The most personal, and often the most difficult to prove, element of all damages is the pain and suffering that an injured accident victim has to endure. At Hamstead, Williams & Shook P.L.L.C., we take our job of demonstrating this aspect of your damages very seriously. Though pain can be felt only by you, it can be evidenced by reference to the use of painkillers, the frequency and length of your treatment, the types of treatment, and the recovery time. An attorney from Hamstead, Williams & Shook P.L.L.C. will interview you, your spouse if any, and any other witnesses who were familiar with your lifestyle before the accident so that it can be measured in comparison to your lifestyle after the accident. It is important to us to make sure that each and every aspect of your lifestyle that has been compromised is made known to the jury, and proven through witness testimony and other evidence. Your loss of enjoyment of life is a compelling element of your claim that requires careful attention and experienced counsel.

    Though mental anguish and emotional distress are often confused with pain and suffering, they are not the same. It can be quite normal for an accident victim to experience some sort of emotional distress in addition to physical pain. Fear, anxiety, shock, grief, mental suffering, shame and embarrassment are some of the symptoms of mental anguish that can normally result from a traumatic accident.

    A serious accident can leave a victim in serious pain and permanently disabled. Though these types of damages are separately compensable, personal injury laws also permit injured victims or the relatives of a decedent to sue for "loss of consortium," or the loss of love and companionship as a result of an accident. A severe and disabling injury can affect a personal relationship in a variety of ways, as where many of the romantic and recreational activities that two spouses once enjoyed together may no longer be possible.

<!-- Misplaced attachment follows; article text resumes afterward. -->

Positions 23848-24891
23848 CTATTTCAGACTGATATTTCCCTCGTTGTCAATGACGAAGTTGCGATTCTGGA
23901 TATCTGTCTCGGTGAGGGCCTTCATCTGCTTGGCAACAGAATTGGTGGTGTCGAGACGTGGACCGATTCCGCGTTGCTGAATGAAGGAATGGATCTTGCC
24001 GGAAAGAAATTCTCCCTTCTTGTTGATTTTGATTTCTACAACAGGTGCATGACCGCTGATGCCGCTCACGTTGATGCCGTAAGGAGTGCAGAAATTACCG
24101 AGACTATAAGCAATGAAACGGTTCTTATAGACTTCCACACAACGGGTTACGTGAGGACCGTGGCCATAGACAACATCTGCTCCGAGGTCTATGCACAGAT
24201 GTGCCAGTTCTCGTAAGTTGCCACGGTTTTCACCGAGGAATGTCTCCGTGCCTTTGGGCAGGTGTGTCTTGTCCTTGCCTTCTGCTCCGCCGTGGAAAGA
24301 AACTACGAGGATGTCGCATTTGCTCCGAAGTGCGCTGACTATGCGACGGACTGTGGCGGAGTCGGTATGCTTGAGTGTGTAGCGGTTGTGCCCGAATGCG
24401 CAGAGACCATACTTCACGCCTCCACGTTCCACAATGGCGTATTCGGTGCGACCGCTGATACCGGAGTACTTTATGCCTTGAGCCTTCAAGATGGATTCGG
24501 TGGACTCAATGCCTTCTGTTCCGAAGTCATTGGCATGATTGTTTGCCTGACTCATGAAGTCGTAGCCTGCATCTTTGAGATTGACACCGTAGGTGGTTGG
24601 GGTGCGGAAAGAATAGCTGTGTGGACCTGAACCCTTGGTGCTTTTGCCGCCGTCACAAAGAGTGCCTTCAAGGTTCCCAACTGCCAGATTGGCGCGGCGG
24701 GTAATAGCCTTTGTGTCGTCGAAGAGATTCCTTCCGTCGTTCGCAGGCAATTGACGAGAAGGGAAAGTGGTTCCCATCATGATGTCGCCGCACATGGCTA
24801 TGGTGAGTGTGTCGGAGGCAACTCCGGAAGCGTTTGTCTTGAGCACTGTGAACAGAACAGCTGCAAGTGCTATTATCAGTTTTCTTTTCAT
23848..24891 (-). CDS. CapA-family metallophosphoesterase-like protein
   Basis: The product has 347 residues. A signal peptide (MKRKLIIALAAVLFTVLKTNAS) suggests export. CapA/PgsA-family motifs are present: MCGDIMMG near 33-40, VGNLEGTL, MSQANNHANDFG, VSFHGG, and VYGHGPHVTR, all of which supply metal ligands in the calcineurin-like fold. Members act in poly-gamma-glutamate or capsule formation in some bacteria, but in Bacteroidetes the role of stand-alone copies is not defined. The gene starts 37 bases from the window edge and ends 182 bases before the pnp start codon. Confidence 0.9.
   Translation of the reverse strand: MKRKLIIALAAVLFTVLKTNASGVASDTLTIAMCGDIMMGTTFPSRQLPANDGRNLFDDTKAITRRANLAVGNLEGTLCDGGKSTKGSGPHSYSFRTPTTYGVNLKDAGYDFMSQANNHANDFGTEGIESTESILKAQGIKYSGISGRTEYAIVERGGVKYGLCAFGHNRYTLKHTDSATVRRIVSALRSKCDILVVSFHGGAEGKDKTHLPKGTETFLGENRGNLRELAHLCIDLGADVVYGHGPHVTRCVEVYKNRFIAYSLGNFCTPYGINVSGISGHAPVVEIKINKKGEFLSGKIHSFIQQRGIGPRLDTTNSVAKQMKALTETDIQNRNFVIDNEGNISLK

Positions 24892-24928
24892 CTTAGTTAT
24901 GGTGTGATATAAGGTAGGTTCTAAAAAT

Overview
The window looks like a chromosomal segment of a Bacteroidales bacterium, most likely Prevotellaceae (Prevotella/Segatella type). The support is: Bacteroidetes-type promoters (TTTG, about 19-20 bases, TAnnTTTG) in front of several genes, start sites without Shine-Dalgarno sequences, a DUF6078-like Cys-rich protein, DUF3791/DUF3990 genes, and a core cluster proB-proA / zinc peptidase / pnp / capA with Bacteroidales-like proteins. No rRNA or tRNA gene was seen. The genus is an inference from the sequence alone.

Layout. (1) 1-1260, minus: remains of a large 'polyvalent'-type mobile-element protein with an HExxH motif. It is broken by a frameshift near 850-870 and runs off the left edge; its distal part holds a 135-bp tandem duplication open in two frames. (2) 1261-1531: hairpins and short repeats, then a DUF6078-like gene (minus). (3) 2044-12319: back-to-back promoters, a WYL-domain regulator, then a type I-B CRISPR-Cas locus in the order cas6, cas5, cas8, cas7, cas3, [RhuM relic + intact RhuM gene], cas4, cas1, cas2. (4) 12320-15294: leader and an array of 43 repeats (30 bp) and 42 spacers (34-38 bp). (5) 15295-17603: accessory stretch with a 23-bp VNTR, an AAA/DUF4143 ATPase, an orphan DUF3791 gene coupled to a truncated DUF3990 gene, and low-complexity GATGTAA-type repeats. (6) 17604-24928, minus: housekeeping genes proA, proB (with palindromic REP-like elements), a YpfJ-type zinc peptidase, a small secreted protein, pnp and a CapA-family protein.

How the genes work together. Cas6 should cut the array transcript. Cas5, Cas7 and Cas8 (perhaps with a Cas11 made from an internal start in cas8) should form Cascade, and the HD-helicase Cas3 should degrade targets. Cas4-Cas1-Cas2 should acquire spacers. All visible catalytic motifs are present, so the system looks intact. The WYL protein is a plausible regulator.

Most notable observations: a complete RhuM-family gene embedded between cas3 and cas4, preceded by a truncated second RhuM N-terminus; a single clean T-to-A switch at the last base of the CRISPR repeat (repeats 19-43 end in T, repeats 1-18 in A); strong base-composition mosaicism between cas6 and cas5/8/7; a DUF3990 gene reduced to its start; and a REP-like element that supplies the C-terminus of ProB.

In addition to lost wages and future lost wages, you can seek compensation for any lost business opportunity resulting from an accident. It is important to be careful when presenting this type of damages to a jury. For example, not every child who suffered a facial scar in an accident "would have been a movie star." Only where there is ample proof of a lost opportunity should it be presented; otherwise speculative claims may be rejected by a jury and hurt your credibility for recovery on other, more concrete claims.

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In all matters involving personal injury it is essential that measures be taken promptly to preserve evidence, investigate the accident in question, and file a lawsuit prior to the deadline imposed by the Statute of Limitations. If you or a loved one is a victim of personal injuries, call Hamstead, Williams & Shook P.L.L.C. now at 888 – 298 – 2529. The initial consultation is free of charge, and if we agree to accept your case, we will work on a Contingent Fee basis, which means we get paid for our services only if there is a monetary award or recovery of funds. Don’t delay! You may have a valid claim and be entitled to compensation for your injuries, but a lawsuit must be filed before the statute of limitations expires. 

The above is not legal advice. That can only come from a qualified attorney who is familiar with all the facts and circumstances of a particular, specific case and the relevant law. See Terms of Use